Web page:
• Some gardeners swear by phosphorus to aid with flowering. Scratch a couple of cups of bone meal into the soil in the spring and then add some rock phosphate in the fall. Similar claims of increased flowering have been made about liquid tomato or rose fertilizer.  Read more about soil amendments.
  • Water your plants if you receive less than one inch of rain each week. (To know how much rain you are getting, you can place an empty food can outside and measure the depth of water with a measuring stick.)
  • For more blooms, try cutting back the rampant shoots every two weeks during the summer.

Pruning Wisteria

Pruning is the secret to good flowering, as wisteria only bloom on new wood.

Prune established wisteria in July or after flowers have faded. Cut side shoots to about 6 inches long, while retaining the climbing branches. This will create lots of short spurs all along the main vines. In late winter, prune the same side shoots, leaving two or three buds on each. 

Just don’t make the mistake of never pruning. Do the following at any time: 

  • When pruning an established but untamed plant, be ruthless. Cut the stem several feet below the desired height; there will be an upsurge of new vegetative (not flowering) shoots in the following spring. Give it space to grow and full sun. 
  • Remove suckers from the base of the plant to control spread. 
  • Remove seedpods at will or leave a few for winter interest. If you bring any indoors for display/decoration, be aware that the ambient warmth of the home may cause them to explode.
  • Do you have a new wisteria? Cut the vine back severely right after planting. Then, the next year, cut the main stem or stems back to 3 feet of the previous season’s growth. Once the framework is full size, shorten further extension growth in midsummer to where growth began for that season.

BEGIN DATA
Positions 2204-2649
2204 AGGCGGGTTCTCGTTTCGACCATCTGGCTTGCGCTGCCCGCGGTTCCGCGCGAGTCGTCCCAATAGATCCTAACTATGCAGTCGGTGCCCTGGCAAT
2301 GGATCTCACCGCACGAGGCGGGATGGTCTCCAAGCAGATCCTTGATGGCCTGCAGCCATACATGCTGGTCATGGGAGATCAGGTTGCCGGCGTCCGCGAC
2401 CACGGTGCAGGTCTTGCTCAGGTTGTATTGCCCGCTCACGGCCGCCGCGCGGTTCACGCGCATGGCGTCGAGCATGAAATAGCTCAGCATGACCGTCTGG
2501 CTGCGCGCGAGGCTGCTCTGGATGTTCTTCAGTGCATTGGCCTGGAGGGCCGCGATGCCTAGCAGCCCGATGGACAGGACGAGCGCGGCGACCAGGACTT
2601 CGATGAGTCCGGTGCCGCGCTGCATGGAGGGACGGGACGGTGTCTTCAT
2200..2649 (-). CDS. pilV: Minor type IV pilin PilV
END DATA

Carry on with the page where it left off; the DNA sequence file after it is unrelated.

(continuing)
• Get more tips for pruning wisteria.

Wisteria on pergola

When Your Wisteria Won’t Bloom

Wisteria are notorious for taking a long time to bloom. Don’t expect flowers for 2 to 3 years after planting. Some readers have sworn by this method of “shocking” the plant to spur on blooming:

  • Take a shovel and drive it 8 to 10 inches into the ground about a foot and a half away from the wisteria’s main trunk to slice into some of the roots.
  • Damage about half of the roots and the bush will be shocked into reproduction (flowering).
  • Don’t worry—it’s difficult to hurt this rampantly-growing, unrestrained, often-invasive plant!

Failure to flower may also be due to frigid winter temperatures that have injured the flower buds, excessive nitrogen fertilizer that has promoted foliage over flowers, and/or insufficient sunlight.


Droopy wisteria blooms are spectacular in a bouquet. 

  • Gently cut a branch with just-opened flowers. 
  • Recut the branch at an angle or cut straight up the bottom of the stem to allow more water intake.
  • Remove most of the leaves and place them in a sturdy vase. 
  • Vase life is about 7 days.
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Are Wisteria Toxic to Pets and Humans?

Yes, all parts of the wisteria plant contain substances called lectin and wisterin, which are toxic to pets, livestock, and humans. These toxins can cause anything from nausea and diarrhea to death if consumed in large amounts.

The substance is especially concentrated in the plant’s seeds and seedpods, so removing the seedpods after the plant has flowered is a good idea if pets or children are often nearby. The seedpods do not have a foul flavor or an immediate effect, so an unknowing child or pet won’t hesitate to eat as much as possible! Call your local poison control center in case of ingestion.

Fun Fact!

Wisteria Lane, the fictional setting of the popular drama Desperate Housewives, was named after this gorgeous vining flower.

About The Author

Catherine Boeckmann

Catherine Boeckmann loves nature, stargazing, and gardening so it’s not surprising that she and The Old Farmer’s Almanac found each other. She leads digital content for the Almanac website, and is also a certified master gardener in the state of Indiana. Read More from Catherine Boeckmann